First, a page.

Candy Cane Lane movie review & film summary (2023)

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Although it takes its time to embrace its magical premise, mostly in favor of building out the elaborate subplots for each of the Carver family members, once it gets into full on gonzo mode it’s the most delightfully deranged family film since “The Nutcracker and the Four Realms.” There’s seven swans swimming in the Carver’s pool, six geese laying eggs from the air, yolk-bombing residents, three french hens dressed like Parisian stereotypes, Oh yes, there are dozens of pipers piping and drummers drumming, and even some birds making crank calls. 

An incredibly bizarre sequence where Nick faces off with a milkmaid that could have been a real highlight is unfortunately cut up into a montage with Joy and Chris at a track meet going head to head with a group of lords a-leaping. For a movie that runs incredibly long in the tooth, Hudlin often lets the least interesting scenes run the longest – a running subplot with two cable news anchors (Timothy Simons, Danielle Pinnock) never manages to gel – while short-changing the ones with the most originality.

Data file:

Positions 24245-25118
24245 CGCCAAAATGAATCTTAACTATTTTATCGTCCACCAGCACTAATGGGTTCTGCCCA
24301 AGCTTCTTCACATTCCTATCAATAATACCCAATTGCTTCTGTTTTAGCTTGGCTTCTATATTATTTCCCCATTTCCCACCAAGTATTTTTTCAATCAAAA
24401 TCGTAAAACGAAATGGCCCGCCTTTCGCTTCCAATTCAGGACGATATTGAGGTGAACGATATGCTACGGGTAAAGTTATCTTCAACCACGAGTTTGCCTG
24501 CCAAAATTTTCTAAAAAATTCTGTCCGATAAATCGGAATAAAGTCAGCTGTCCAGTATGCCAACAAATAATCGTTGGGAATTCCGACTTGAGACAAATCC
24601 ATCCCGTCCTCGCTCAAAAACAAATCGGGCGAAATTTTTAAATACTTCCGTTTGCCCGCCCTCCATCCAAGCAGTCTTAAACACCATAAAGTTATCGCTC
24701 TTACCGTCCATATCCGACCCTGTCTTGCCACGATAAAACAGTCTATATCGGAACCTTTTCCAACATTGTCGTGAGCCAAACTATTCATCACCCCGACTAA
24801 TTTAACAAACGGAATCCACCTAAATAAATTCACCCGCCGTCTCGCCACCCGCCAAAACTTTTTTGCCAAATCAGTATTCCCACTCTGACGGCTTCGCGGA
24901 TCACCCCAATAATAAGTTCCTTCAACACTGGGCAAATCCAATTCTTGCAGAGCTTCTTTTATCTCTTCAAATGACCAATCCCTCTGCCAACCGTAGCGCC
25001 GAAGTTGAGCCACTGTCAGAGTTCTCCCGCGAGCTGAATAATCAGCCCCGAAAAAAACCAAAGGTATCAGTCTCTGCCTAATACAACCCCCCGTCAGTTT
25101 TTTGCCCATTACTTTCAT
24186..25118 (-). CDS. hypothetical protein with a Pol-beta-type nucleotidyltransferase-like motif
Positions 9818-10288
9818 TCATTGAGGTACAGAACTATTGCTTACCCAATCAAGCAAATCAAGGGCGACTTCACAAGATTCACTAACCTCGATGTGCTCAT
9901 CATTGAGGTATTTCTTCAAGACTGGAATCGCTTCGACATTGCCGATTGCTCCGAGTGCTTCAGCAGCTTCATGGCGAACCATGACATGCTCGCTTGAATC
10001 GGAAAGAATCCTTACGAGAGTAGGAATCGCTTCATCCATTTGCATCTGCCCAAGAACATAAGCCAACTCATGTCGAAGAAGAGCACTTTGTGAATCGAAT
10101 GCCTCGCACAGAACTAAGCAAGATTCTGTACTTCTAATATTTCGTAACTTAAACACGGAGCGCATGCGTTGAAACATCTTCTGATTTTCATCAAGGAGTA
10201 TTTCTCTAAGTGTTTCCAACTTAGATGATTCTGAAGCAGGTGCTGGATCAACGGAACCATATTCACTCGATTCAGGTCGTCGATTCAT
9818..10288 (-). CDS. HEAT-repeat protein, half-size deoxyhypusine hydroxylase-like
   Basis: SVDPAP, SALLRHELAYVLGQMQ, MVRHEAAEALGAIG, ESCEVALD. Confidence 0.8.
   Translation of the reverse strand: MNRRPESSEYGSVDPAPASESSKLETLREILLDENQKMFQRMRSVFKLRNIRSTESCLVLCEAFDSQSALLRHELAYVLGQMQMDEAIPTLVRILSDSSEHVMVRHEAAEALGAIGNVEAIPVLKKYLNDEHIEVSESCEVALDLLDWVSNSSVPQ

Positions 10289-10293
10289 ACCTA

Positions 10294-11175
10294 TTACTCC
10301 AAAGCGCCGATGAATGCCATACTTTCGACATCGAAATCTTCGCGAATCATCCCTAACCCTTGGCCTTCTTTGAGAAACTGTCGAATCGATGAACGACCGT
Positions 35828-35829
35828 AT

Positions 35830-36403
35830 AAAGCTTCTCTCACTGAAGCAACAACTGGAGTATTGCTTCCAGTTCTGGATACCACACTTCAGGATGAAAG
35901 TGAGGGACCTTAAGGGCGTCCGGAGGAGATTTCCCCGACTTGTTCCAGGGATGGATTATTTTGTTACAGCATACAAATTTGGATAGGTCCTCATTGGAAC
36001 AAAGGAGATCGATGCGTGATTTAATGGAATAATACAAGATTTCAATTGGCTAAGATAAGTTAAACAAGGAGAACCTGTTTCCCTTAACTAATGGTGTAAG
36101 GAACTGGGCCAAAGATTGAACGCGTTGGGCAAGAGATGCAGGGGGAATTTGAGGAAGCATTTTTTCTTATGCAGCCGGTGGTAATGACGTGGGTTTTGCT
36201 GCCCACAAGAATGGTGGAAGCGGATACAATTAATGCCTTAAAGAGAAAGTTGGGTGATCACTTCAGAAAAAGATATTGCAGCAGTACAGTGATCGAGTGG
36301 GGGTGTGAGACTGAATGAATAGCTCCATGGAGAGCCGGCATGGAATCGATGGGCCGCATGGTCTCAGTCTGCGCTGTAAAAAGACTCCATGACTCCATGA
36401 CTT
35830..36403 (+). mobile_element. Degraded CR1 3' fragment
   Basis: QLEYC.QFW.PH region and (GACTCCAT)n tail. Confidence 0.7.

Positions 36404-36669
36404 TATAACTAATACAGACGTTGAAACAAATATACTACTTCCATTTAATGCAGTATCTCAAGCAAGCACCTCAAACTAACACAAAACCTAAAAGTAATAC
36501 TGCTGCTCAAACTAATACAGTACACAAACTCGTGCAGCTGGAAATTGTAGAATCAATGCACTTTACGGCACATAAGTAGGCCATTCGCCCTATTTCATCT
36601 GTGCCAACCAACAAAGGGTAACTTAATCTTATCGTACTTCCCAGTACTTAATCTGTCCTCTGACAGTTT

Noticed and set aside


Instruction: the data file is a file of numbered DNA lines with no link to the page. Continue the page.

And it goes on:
Murphy, who also produced the film, is a delight throughout, bringing a soulful melancholy to his early scenes, lovely chemistry with Ross, and his signature impish charm during the film’s more preposterous sequences. While it may not rank up with his greatest acting triumphs (I’m looking at you “Dolemite Is My Name”), it’s the type of solid, effortlessly enjoyable performance that you hope from a movie star of his caliber in a film of this ilk. 

Regardless of its shortcomings, “Candy Cane Lane” is a frenzied family friendly film as overstuffed as a Christmas stocking, as nutty as a chestnut, and, ultimately, as warm as an open fire. 

On Prime Video now.


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